A Conversation with Oliver Libby

This article was originally published on Impact Squared.

Q: Tell me a little bit about what you do. 
I'm deeply involved in two organizations in my professional life. I am the Managing Director of Hatzimemos / Libby, which is a combination of an accelerator, venture, and strategy firm. We’re focused on businesses with high growth potential and also potential for social good. I’m also the Chair and Co-Founder of a nonprofit organization, The Resolution Project, which helps college students launch new social ventures. So far, we’ve supported nearly 200 ventures in 63 countries and across America.

Q: How did you end up with these two roles? What motivates you to continue with them? 
Both positions were callings for me; they are both threads from the same DNA. I always knew I had to be doing something that had a positive impact since I was a young child. I’m motivated to focus on helping things grow, working with great management teams or leaders and leveraging power of networks and experience to help others get somewhere bigger and faster than they would have been able to otherwise. 

Q: What do you find most rewarding about both components of your work?
The most rewarding thing is to watch leadership teams and organizations grow, which happens in both roles. There’s nothing better than seeing a good leader take things to the next level, knowing we played a positive role. Other rewarding things are a good financial return or good leadership experience, and a measureable social impact. It’s rewarding to have a chance to see the leading edge and future leaders in social innovation, technology, and other sectors from the beginning.

Q: What networks or organizations are you involved with? How has being part of these networks impacted you? 
I’m involved with several organizations that for me are all deeply intertwined and all part of the same story. Specifically, I’m involved with: the Harvard Club of New York; Project HEAL, which is an eating disorder organization founded by Resolution Fellows; the Advisory Council of the Clinton Global Initiative; the NationSwell Council; and I’m a Presidential Leadership Scholar.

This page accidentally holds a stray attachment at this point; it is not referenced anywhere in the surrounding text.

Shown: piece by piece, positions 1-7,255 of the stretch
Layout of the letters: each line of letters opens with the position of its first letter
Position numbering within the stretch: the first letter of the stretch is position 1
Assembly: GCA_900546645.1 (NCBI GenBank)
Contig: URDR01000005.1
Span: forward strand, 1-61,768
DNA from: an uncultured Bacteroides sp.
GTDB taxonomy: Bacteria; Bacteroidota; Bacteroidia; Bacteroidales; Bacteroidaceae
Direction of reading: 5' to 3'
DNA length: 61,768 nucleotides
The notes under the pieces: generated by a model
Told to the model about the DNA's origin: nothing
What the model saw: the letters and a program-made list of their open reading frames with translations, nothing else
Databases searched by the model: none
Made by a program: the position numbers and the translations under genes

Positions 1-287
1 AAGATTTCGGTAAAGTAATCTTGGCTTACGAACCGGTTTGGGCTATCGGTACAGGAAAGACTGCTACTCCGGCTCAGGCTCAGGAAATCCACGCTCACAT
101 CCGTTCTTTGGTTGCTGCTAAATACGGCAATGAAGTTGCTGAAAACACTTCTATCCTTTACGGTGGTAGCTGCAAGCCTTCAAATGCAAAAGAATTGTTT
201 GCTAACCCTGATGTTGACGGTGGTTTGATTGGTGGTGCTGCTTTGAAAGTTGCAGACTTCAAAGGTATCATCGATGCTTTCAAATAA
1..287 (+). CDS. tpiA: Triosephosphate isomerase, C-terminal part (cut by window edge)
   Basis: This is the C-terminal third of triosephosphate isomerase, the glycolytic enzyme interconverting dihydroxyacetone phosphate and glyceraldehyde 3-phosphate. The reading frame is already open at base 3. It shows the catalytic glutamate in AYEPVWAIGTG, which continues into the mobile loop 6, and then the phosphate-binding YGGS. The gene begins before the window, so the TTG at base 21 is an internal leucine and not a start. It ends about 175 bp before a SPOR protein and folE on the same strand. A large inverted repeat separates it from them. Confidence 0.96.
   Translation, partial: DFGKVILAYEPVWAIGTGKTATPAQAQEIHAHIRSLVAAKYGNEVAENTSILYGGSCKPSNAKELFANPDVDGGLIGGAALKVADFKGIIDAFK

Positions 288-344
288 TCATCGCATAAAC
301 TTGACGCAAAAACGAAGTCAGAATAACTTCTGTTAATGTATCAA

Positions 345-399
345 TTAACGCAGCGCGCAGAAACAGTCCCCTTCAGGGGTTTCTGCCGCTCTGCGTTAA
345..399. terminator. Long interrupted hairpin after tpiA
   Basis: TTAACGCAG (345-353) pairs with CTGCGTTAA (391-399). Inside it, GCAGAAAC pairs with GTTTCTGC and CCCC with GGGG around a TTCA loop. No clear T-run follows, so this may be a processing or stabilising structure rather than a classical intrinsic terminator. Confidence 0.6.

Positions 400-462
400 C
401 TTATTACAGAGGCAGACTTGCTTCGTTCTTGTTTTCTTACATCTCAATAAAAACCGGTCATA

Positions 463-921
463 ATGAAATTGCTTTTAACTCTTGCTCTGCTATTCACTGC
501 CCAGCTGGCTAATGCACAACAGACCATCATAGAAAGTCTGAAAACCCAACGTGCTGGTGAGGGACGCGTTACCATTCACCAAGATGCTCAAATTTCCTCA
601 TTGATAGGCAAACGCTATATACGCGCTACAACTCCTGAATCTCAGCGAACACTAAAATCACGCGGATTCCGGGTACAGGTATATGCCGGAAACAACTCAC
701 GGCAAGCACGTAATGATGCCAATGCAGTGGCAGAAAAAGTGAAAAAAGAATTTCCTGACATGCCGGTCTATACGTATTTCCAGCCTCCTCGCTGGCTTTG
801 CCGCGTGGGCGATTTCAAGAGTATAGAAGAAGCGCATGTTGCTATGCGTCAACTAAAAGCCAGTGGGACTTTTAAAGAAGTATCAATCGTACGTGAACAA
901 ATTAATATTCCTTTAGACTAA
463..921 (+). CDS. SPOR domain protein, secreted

Being part of these networks has impacted me in several critical ways. First, they expand my own networks by bringing me into contact with amazing people. As an engaged participants in these organizations, the people I’ve connected with have impacted my professional development and education deeply. Also, these networks provide exposure to diverse experiences and knowledge. It has been helpful to learn about and experience outside knowledge and viewpoints. Participation has also accelerated my path to leadership by providing opportunities to manage teams, much earlier than would otherwise have been possible.

Q: Are you a leader? What skills and values are important to you as a leader? 
I'd like to think that, yes, I am a leader. I’ve risen to leadership positions and developed organizations from scratch, demanding decision-making, network development, and solid strategy. 

I think that as a leader, it’s important to be clear with yourself about what you do well (and inevitably what you don’t do well), manage time effectively, and take on positions that fit your personal narrative and skillsets. As a serial cofounder, finding great teams to be a part of is super valuable. I've always started with great teams. It’s important to find people who fill in the skills you lack and can complement you for an effective decision-making team. A positive organizational culture is extremely important to me, which includes decisive and collaborative management.  I value leading from the front, working hard, managing time well (and respecting others’ times) and building a strong team. 

Q: What are some of the biggest issues facing the world today? How are you involved with solving these challenges? 
The number one issue I think about is workforce development. I think about the workforce in terms of what the experience of a human being will be like in about 20 years. I’m exhilarated by advances, but concerned about people put out of work by innovation. It’s important to provide support and education to keep up with rapidly changing work dynamics on both a policy level and within individual companies. This is not say that there won't be jobs, so much as that we have to have training and education to ensure that people can fill the jobs that technology and shifting workplace dynamics create. That's critical; there are many other issues, but this one has some really fundamental ramifications for society and it won't take care of itself.

Meryl Natow